This article was first published on Nov. 15, 2010 and was updated March 2018.
Once upon a time, many moons past, a chain of Turnpike billboards would beckon you to get off Florida’s Turnpike at Yeehaw Junction to buy gas and get your discount coupons for Orlando’s attractions.
“We Pay Your Toll” was the standing offer repeated on sign after sign along the Turnpike.
Times have changed.
The billboards are gone, and the coupons can now be found on the internet or at the Turnpike’s Fort Drum Rest Area (Turnpike MM 184)..
But nostalgia still holds court at the legendary Desert Inn, which dominates the busy corner of State Road 60 and U.S. 441, just west of the Turnpike.
Cowboys once herded cattle to greener pastures through this crossroad, and Florida Crackers snapped whips on mule-drawn freight wagons loaded with lumber. Today, 18-wheelers packed with oranges and grapefruit scream through the intersection.
The Desert Inn dates to the 1880s as a trading post. No roads, just trails. The current building was built in 1898. The 1930s brought paved roads, and the intersection earned the nickname “Jackass Crossing,” a nod to the cowboys and lumbermen who relied on mules for working cattle and hauling timber.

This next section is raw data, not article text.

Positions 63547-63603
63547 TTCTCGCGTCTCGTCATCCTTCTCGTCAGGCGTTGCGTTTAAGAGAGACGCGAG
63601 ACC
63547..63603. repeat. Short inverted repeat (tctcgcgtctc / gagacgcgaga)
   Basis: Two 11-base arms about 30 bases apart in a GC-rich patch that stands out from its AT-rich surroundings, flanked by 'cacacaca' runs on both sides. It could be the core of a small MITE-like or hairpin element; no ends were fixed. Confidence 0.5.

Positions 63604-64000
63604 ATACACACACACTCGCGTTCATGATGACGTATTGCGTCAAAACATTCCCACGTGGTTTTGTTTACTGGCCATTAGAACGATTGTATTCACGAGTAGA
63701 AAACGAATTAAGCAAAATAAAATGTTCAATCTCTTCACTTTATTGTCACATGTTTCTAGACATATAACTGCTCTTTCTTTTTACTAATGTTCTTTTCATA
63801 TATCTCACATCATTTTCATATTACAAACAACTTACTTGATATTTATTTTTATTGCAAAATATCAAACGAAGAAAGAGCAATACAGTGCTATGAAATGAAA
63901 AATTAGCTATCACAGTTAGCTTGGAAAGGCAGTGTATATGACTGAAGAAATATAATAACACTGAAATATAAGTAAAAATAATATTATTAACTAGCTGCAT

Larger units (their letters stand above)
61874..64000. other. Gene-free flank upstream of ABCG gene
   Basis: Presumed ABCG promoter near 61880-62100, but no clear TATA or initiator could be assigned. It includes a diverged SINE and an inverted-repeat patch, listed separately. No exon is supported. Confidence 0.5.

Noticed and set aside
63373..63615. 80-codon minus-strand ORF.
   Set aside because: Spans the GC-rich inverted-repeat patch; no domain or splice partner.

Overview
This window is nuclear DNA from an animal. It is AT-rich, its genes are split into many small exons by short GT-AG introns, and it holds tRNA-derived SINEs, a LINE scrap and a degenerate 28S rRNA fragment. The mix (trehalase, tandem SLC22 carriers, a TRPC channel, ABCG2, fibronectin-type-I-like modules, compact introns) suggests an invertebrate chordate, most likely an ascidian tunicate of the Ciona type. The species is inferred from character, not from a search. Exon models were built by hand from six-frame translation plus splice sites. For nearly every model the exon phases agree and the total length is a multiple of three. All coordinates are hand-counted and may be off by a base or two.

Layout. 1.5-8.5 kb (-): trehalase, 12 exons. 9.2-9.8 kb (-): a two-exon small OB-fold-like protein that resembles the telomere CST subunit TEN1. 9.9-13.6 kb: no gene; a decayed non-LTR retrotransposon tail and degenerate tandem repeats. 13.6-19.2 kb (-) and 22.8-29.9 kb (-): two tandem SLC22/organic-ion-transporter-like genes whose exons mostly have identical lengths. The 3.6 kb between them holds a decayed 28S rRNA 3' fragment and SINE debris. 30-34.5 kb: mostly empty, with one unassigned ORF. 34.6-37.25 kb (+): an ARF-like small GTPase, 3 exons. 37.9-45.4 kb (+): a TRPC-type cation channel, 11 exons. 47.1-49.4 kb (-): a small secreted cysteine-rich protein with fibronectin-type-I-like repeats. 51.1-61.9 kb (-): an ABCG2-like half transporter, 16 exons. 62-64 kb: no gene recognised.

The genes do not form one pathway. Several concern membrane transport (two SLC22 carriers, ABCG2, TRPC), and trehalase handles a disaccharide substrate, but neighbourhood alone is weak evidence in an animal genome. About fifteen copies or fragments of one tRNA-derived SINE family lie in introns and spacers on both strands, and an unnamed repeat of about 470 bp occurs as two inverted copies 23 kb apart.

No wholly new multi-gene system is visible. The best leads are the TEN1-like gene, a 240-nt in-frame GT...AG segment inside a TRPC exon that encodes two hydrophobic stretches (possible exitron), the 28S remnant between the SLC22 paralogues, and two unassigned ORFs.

Easy travel brought a bordello to the Desert Inn, and a few cabins were built out back to accommodate the occasional tourist trickling west toward the Gulf Coast.
When Florida’s Turnpike cut through in the 1950s, state legislators changed the name from Jackass Crossing to a less-offensive Yeehaw Junction.
The 1898 Desert Inn still stands, still serving travelers and cowboys as a restaurant and a bar, and you’ll find a ramshackle 11-unit motel out back: “Clean rooms with showers – $45. No reservations, no refunds.”
I’ve been stopping at the Desert Inn for years to grab a bite to eat on my way to Tampa Bay. The menu has changed a little under new management, but you wouldn’t really notice — unless you were hankering for a turtle burger.
But you can’t go wrong with the juiciest, tastiest beefburgers on the planet, and the fries are freshly cut, not frozen. (One change: Burgers now served on ciabatta rolls.)
The complete menu is “raht behind ya on the board, honey.” Crunchy fish sandwich; Fried Green Tomato, Fish & Chips…
The horseshoe-shaped bar, wooden booths, witty signs and oddball knick-knacks are classic Old Florida, including the carved Indian couple with their papoose.
Cowboys who work nearby ranches continue to be regulars, as are truckers and tourists. It’s a must-stop for bikers cruising across the state through cow country.
One minute the bar is full, empty the next.
Even without the coupons, Turnpike travelers would be well-served by skipping the Fort Drum Service Plaza for a taste of Old Florida at the Desert Inn.
More about the Desert Inn
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